LONG BEACH - Medical marijuana advocates have turned in signatures for a ballot measure that would overturn Long Beach's ban on collectives.
The Long Beach City Clerk's Office received 43,171 signatures from backers of the measure on Friday, Assistant City Clerk Poonam Davis said Wednesday. The number submitted is about 10,000 more than required by law.
Elections officials have until March 22 to verify the signatures.
The council would then call a special election at its next regular meeting, to take place in 88 days to 103 days, according to city election code.
Jeremy Coltharp, a spokesman for the initiative campaign, said proponents want to promote safe access for patients who use medical marijuana for relief from their ailments.
He said the group is willing to work with the city to operate legally under California's medical marijuana law.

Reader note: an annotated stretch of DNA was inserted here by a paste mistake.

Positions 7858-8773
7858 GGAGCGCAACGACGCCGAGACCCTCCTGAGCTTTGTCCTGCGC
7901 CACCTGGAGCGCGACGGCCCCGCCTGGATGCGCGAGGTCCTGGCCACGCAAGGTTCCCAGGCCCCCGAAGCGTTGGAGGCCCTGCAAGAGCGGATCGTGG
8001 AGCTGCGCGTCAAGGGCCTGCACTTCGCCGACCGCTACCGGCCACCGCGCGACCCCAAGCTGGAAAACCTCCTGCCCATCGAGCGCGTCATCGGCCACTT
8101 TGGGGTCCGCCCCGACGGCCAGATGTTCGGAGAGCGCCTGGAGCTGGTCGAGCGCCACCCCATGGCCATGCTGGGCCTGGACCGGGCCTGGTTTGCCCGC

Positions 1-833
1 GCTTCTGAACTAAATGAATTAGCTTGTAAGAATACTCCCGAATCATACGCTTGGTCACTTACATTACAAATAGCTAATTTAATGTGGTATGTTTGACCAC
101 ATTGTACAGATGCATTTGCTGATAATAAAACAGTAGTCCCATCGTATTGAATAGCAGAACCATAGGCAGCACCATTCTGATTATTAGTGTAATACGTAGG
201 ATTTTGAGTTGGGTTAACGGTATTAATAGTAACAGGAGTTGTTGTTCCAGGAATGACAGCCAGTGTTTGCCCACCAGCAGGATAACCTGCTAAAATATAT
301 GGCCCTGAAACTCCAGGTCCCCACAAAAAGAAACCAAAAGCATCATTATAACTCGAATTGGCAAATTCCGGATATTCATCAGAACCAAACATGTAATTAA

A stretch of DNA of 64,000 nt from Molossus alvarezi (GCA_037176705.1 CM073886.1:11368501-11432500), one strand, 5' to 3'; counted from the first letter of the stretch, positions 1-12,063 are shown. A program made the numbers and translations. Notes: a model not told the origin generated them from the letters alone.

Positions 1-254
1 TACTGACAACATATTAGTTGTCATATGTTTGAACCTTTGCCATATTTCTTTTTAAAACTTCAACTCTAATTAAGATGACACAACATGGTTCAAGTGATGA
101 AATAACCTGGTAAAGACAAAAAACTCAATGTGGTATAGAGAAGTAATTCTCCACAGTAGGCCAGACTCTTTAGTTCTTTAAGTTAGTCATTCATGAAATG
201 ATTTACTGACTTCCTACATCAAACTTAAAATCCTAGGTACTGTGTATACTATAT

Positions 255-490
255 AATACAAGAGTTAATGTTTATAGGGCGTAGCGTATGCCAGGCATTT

"Whatever we need to do so people have safe access to their medicine," Coltharp said.
The proposed measure forbids collectives from locating near schools, parks or public beaches and calls for a 4 percent sales tax on gross marijuana sales to be paid to the city.
Coltharp suggested Long Beach may follow neighboring Los Angeles, which rescinded its ban on storefront medical marijuana shops last year to avoid a referendum that seemed likely to succeed.
The move may avoid the cost of a special election, put at $1.2 million to $1.4 million by City Clerk Larry Herrera.
Long Beach banned collectives of more than three people last February after its laws regulating the industry was struck down by an appeals court.
The state Supreme Court is considering a case that will determine the legality of cities' bans on medical marijuana dispensaries.